When still a medical student, Professor Wood joined Richard Leakey's first expedition to what was then Lake Rudolf in 1968, and he has remained associated with that research group ever since. His work centers on ways to improve the way we can use the fossil record to clarify human evolutionary history. He is the author or co-author of eight books, >160 refereed articles or book chapters, >130 papers or posters, >50 commentaries and encyclopedia entries, >90 book reviews and one electronic database.
His contributions to the field are both visionary and legendary. All of his work reflects his profound knowledge of anatomy, taxonomic principles, and evolutionary theory as well as his ability to understand and integrate fields spanning geology, geochronology, and biogeography. He is unequalled in combining expertise in the fossil record with a real understanding of brain evolution, and his classic papers demonstrated clearly that ours was only one of several bipedal human-like lineages to have emerged 2 to 3 million years ago, truly a startling disclosure.
During his 3-month visit to CARTA and Anthropology at UCSD, Professor Wood gave seminars, taught in Anthropology courses, interacted with interested faculty and students, and continued to advise CARTA on its development.
The UCSD/Salk Center for Academic Research and Training in Anthropogeny (CARTA) proudly announces our second Visiting Professor for 2009 - Jean-Pierre Changeux, who is Professor of Molecular Neurobiology at the Collège de France, and at the Institut Pasteur. Professor Changeux and is also a Visiting Professor in the Skaggs School of Pharmacy and Pharmaceutical Sciences (SSPPS).
Since 1967, Jean-Pierre Changeux has directed a laboratory of Molecular Neurobiology at the Institut Pasteur. His main contributions and discoveries in the course of the past 37 years are centered on the general theme of the molecular and cellular mechanisms of signal recognition and transduction, also referred to as receptor mechanisms, primarily in the nervous system. In his early work, as a student of Jacques Monod, Changeux made essential discoveries with the bacterial enzyme L-threonine deaminase on the experimental basis and theoretical foundation of allosteric interactions between topographically distinct sites as a general mechanism of signal transduction mediated by specific conformational changes. Subsequently, Changeux extended these views to the receptors for neurotransmitters involved in synaptic transmission. Together with his group, he made the decisive steps in the identification of the acetylcholine nicotinic receptor, the first neurotransmitter receptor linked to a ion channel, and unravelled the main features of its functional organization (in particular its active site and ion channel) as well as the mechanisms of its activation and short-term regulation, in particular by desensitization, thus substantiating its properties as "allosteric membrane protein". Furthermore, Changeux and his collaborators have proposed a model of epigenesis of neural networks by selective stabilization of synapses, and analyzed in these terms the molecular mechanisms involved in the regulation of acetylcholine receptor genes expression during the development of the motor endplate. These issues are of relevance for the understanding of long term synaptic plasticity. In the field of cognition, Changeux's original extension of the selectionist scheme to the epigenesis of neuronal networks and to higher brain functions has inspired a number of theoreticians and experimentalists. In this respect, his book L'homme neuronal, 1983, Librarie Arthème Fayard, was widely acclaimed by scientists from very different disciplines. His seminal work on the nicotinic receptor has pioneered new fields of research in signal transduction mechanisms, molecular pharmacology and pathology of chemical communications in the nervous system.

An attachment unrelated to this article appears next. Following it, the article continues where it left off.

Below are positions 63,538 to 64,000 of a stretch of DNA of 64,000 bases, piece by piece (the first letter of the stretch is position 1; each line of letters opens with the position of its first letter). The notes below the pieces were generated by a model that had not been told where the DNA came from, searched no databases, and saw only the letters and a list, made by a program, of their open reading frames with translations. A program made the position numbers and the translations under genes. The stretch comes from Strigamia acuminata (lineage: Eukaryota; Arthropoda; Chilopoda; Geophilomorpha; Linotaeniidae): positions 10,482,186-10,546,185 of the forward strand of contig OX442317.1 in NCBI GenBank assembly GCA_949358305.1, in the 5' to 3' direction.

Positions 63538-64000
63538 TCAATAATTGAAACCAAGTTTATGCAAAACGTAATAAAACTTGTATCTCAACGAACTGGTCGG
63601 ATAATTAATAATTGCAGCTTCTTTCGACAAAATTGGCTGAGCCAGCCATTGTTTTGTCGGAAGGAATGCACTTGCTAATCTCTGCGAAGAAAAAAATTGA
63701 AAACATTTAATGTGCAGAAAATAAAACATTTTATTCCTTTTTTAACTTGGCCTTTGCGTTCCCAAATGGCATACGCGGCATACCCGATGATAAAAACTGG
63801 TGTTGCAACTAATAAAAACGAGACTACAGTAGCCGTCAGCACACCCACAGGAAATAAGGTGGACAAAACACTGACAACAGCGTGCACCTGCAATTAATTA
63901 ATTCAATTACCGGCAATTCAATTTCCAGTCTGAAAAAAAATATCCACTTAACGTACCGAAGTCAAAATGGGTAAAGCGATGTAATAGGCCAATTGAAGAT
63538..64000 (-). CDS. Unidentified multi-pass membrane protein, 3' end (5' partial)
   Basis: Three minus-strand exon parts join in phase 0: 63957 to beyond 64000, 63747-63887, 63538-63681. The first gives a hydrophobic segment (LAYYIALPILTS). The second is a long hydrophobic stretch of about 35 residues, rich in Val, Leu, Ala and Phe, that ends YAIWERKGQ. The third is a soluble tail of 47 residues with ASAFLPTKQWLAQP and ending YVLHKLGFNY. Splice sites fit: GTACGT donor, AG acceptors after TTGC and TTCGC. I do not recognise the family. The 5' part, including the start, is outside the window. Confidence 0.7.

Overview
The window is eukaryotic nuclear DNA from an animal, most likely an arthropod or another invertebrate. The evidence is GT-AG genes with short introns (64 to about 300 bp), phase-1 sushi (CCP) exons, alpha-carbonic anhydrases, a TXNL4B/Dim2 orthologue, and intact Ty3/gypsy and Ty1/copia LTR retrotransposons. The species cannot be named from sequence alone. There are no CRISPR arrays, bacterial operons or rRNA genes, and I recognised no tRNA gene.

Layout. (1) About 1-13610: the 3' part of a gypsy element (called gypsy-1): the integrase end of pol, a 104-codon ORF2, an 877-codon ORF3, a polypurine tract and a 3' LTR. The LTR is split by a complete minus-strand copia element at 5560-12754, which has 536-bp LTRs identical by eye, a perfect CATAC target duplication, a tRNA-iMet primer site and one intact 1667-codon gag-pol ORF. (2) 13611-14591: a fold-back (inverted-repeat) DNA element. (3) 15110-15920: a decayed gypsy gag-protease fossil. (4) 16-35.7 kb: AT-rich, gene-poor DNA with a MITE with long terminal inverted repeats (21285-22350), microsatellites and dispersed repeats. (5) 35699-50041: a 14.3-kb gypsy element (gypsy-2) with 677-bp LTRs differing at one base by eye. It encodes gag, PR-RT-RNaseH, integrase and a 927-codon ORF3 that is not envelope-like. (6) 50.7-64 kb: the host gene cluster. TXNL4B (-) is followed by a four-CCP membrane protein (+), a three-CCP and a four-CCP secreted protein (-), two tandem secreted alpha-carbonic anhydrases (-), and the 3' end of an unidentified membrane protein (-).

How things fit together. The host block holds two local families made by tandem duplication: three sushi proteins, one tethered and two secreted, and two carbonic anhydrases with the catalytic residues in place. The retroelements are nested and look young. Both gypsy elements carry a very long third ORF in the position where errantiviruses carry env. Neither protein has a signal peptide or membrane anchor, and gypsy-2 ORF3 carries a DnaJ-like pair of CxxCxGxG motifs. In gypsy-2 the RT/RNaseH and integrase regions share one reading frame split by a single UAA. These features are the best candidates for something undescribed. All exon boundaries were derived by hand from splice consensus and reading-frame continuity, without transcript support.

Changeux is the recipient of numerous awards and honorary doctorates, and an elected member of many prestigious organizations, including the Académie des Sciences, Paris, the US National Academy of Sciences (foreign associate) The Royal Academy of Sciences of Sweden (foreign member), the American Academy of Arts and Sciences (foreign member) the Institute of Medicine of the National Academies (foreign member), and the European Academy of Sciences.
During his visit to CARTA and SSPPS at UCSD, Professor Changeux gave seminars, taught in courses, interacted with interested faculty and students, and Chaired the March 20th, 2009 CARTA Symposium on the "Evolutionary Origins of Art and Aesthetics".